Population density


Population density, expressed as the number of people per square kilometre (km²), is calculated by dividing the number of people living in a particular region by its area. The density indicates where people live, how many occupy a given space, and where services like education, health or transportation may be needed in the future. In addition, comparisons with previous surveys show any changes, the movement of people in terms of in- or out-migration as a result of job opportunities, the relation between infrastructure improvements and the response of the population, and the needs or opportunities for improving the standard of living.

A comparison of the results of the Population and Housing Census of 2005 with those of the 1995 Survey revealed that the population density at the national level had increased to 24 people/km² - an overall increase of roughly 1 million people in the 10 year period.

Map B.1 gives the immediate impression that the Lao PDR is a sparsely populated country; this is also shown by the average population density of only 24 people/km². However, the data are spread over a wide range; from high densities of between 80 and over 150 people/km² in urban areas, to low densities of less than 10 to just over 30 people/km² in the east of the southern and central provinces and in almost all of the north. The exceptions are the higher densities found around both the national and the provincial capitals and, as is very distinct, along major highways. Keeping in mind that almost 75% of the Lao PDR is mountainous it is understandable that population densities in the flat terrain are higher than those in the thinly populated mountainous regions. Quite clearly infrastructure development, highways, all-weather roads, markets and utilities are factors allowing for in-migration and improved job opportunities. In these regions great attention must be paid to socio-economic and environmental issues while at the same time development must be promoted in rural and remote areas in order to limit migration to the more developed areas and to avoid economic and social disparities.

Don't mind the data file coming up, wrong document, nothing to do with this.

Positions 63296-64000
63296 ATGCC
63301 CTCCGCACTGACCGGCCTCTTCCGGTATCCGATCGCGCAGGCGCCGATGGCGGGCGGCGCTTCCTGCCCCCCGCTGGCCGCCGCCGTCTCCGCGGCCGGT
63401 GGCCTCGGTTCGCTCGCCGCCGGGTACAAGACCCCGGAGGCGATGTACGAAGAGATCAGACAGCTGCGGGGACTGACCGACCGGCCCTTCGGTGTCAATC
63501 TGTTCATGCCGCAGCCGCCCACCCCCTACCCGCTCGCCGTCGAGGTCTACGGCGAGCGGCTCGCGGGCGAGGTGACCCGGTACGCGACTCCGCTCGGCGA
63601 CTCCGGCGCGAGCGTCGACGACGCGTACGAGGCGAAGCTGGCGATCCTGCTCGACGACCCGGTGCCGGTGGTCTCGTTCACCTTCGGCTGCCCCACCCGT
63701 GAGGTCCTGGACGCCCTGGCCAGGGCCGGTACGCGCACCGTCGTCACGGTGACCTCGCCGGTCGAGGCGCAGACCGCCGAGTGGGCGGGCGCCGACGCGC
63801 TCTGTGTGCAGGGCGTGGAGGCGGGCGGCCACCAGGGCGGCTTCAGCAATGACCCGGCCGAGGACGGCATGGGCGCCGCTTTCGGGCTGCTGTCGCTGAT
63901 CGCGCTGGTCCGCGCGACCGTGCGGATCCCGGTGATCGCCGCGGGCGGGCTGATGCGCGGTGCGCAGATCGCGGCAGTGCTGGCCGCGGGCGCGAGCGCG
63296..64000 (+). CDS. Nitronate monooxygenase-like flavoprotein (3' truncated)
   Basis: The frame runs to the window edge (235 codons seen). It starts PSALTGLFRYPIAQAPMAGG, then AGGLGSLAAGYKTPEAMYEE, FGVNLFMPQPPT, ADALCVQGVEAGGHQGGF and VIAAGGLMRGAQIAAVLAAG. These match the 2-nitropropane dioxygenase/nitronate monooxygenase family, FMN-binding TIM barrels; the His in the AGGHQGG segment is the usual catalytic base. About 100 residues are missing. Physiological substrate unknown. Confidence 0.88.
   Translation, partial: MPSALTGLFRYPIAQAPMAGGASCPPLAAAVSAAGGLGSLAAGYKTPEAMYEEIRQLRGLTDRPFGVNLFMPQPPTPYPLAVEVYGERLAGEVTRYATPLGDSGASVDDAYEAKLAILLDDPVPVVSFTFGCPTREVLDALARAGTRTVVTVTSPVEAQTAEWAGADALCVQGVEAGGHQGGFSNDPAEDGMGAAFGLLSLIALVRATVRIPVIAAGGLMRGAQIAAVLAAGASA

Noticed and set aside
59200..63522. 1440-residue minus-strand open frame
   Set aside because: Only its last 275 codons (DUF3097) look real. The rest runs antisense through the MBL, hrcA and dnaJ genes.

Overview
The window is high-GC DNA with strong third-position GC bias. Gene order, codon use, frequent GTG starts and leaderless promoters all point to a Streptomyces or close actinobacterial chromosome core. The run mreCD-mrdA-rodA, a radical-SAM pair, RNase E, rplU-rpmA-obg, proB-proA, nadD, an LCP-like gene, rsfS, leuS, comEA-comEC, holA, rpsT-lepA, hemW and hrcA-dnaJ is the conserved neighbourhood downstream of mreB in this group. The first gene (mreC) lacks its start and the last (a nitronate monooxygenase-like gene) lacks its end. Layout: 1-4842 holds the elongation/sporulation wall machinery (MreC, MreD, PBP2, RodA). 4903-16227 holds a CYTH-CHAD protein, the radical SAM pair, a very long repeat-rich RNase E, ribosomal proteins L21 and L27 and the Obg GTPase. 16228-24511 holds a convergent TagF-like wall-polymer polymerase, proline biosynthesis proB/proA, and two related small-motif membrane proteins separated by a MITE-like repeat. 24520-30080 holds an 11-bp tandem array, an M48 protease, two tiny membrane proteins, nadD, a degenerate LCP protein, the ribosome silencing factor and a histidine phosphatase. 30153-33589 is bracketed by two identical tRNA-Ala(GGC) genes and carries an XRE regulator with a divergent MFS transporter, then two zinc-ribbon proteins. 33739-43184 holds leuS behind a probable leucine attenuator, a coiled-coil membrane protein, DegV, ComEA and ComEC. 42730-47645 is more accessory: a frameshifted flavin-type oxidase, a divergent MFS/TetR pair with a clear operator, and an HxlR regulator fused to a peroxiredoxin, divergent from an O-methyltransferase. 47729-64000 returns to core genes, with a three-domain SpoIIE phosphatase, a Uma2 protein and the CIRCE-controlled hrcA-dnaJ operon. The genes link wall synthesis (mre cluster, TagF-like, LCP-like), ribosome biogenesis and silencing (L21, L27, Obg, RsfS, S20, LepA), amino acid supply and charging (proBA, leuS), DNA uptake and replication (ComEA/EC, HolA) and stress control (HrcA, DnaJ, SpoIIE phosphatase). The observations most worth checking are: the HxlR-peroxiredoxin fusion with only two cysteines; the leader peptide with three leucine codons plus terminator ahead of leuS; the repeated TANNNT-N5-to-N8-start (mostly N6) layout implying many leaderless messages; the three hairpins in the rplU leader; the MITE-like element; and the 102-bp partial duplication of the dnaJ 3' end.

An understanding of the very low population densities over large parts of the country is crucial for formulating strategies for options for future development, agricultural intensification plans, land allocation, etc. The table below gives an overview of the population densities in relation to the percentage of the land area of the country:

Population density
Corresponding land area of
the Lao PDR inhabited in 2005 (%)
5 or less
10 or less
20 or less
50 or less
Table 3: Population densities and respective shares of the territory of the Lao PDR




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